Tuesday, May 16, 2006

part iii of the hartford courant story on mental health in the military

there will be one more day of reports on this subject from the courant. i think they did an incredible AND excellent job on this story (stories actually). bravo to the reporters who worked on this!

Health Chief Responds
Assistant Secretary Of Defense: `Comprehensive Process' Determines Fitness


Assistant Secretary Of Defense: `Comprehensive Process' Determines Fitness

By LISA CHEDEKEL
And MATTHEW KAUFFMAN Courant Staff Writers

May 16 2006

The Defense Department's top health official and the Army Surgeon General on Monday defended the military's screening and treatment of mentally troubled troops, saying the mental health of service members is a top priority for the Armed Forces.

Responding to a series of articles in The Courant, Dr. William Winkenwerder Jr., assistant secretary of defense for health affairs, said he was satisfied that troops with serious mental illnesses are not being deployed to Iraq, and service members who develop mental problems in the war zone are receiving appropriate care.

"Our policy and our practice is to ensure that every deploying service member is fit, both physically and mentally," he said. "We have a very comprehensive process to do this.".........

Amid Patriotism, Anger And Questions

By MATTHEW KAUFFMAN
The Hartford Courant

May 16 2006

WILLARDS, Md. -- Just off the two-lane main street of this southern Maryland town, a couple doors shy of the big lumber mill that rumbles all day like thunder, Ann and Jim Guy's modest dwelling is the picture of a patriotic American home.

Out front, atop a tall white pole that dominates the postage-stamp yard, a scarlet and gold Marine Corps flag flutters in the wind, bearing the essence of the elite fighting force: eagle, globe, anchor and the venerable motto "Semper Fidelis."

Inside the house, that iconic emblem is stitched into quilts and pillows, engraved into picture frames, and printed on the only coffee mug Ann will put her lips to. "My son," the mug proclaims. "One of the few, the proud." The same Marine emblem adorns the gold ring on Jim's finger, the buckle on his belt, the watch on his wrist, the cap on his head.

And in the small living room, just above the piano laden with yet more Marine mementos, is the emotional epicenter of this home - an oversize portrait of Pfc. Robert Allen Guy in his Marine dress blues - his jaw rigid, his eyes determined.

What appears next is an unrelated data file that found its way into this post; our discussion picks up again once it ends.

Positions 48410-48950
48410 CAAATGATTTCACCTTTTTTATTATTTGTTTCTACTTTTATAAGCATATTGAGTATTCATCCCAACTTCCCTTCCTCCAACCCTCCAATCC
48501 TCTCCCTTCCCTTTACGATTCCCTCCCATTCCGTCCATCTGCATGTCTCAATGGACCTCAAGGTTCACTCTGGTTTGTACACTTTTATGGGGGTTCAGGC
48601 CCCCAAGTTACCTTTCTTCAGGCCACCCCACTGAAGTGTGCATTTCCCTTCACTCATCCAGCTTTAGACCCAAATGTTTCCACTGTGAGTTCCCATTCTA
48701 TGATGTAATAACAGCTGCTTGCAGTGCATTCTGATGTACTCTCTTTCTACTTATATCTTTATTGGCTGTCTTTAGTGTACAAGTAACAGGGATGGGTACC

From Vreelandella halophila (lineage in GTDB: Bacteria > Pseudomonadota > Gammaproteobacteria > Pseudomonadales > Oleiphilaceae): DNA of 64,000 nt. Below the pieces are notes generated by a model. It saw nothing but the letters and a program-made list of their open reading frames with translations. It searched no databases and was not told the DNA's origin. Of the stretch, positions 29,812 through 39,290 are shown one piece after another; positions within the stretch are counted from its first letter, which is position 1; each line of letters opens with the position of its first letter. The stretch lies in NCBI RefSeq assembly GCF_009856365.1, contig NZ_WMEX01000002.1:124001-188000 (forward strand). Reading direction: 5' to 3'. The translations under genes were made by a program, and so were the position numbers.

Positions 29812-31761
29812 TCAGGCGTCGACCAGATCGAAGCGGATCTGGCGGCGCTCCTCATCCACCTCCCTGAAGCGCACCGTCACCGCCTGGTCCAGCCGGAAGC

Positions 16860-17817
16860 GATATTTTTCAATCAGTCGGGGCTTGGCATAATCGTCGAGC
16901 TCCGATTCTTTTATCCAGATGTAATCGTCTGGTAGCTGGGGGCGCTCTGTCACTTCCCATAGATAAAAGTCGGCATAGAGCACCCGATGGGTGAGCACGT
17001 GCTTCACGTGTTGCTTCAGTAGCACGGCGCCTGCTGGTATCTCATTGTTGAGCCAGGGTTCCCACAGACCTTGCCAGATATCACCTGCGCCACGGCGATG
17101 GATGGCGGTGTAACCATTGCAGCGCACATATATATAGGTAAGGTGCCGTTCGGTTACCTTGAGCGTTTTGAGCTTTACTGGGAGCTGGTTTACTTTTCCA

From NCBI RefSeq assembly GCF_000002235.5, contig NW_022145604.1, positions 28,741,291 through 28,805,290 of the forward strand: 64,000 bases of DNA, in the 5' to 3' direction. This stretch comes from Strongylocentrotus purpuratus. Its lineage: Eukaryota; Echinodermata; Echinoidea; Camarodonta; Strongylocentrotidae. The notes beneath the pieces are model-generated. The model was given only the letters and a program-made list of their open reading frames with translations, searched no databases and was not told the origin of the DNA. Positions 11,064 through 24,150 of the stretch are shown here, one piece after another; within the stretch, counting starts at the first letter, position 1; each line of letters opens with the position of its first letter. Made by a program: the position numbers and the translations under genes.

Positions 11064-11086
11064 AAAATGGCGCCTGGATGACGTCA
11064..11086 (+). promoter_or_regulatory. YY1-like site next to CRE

It is a recruiting brochure fantasy of a proud, faithful military family.

But that family doesn't live here anymore.

They began to vanish at 4:15 p.m. on April 22, 2005, the precise moment Ann pulled open her front door, looked up from her wheelchair and found a somber trio of men in uniform staring back at her............

Potent Mixture: Zoloft & A Rifle

The military told Congress that medications aren't used to keep soldiers with serious mental illness in combat. But a Courant investigation reveals that drugs are increasingly being handed out.

STORY By LISA CHEDEKEL And MATTHEW KAUFFMAN
The Hartford Courant

May 16 2006

When Army Sgt. 1st Class Mark C. Warren was diagnosed with depression soon after his deployment to Iraq, a military doctor handed him a supply of the mood-altering drug Effexor.

Marine Pfc. Robert Allen Guy was given Zoloft to relieve the depression he developed in Iraq.

And Army Pfc. Melissa Hobart was dutifully taking the Celexa she was prescribed to ease the anxiety of being separated from her young daughter while in Baghdad.

All three were given antidepressants to help them make it through their tours of duty in Iraq - and all came home in coffins.

Warren, 44, and Guy, 26, committed suicide last year, according to the military; Hobart, 22, collapsed in June 2004, of a still-undetermined cause.

The three are among a growing number of mentally troubled service members who are being kept in combat and treated with potent psychotropic medications - a little-examined practice driven in part by a need to maintain troop strength.

Interviews with troops, families and medical experts, as well as autopsy and investigative reports obtained by The Courant, reveal that the emphasis on retention has had dangerous, and sometimes tragic, consequences............

1 comment:

Daniel said...

If you are a victim of minor depression, it is possible for you to get rid of it with little effort but once you fall prey to serious depression, it may become altogether impossible to tackle this disorder without opting for medications. And among the medicines available in the market to treat depression, panic disorder and social anxiety disorder, Xanax and Zoloft are highly popular.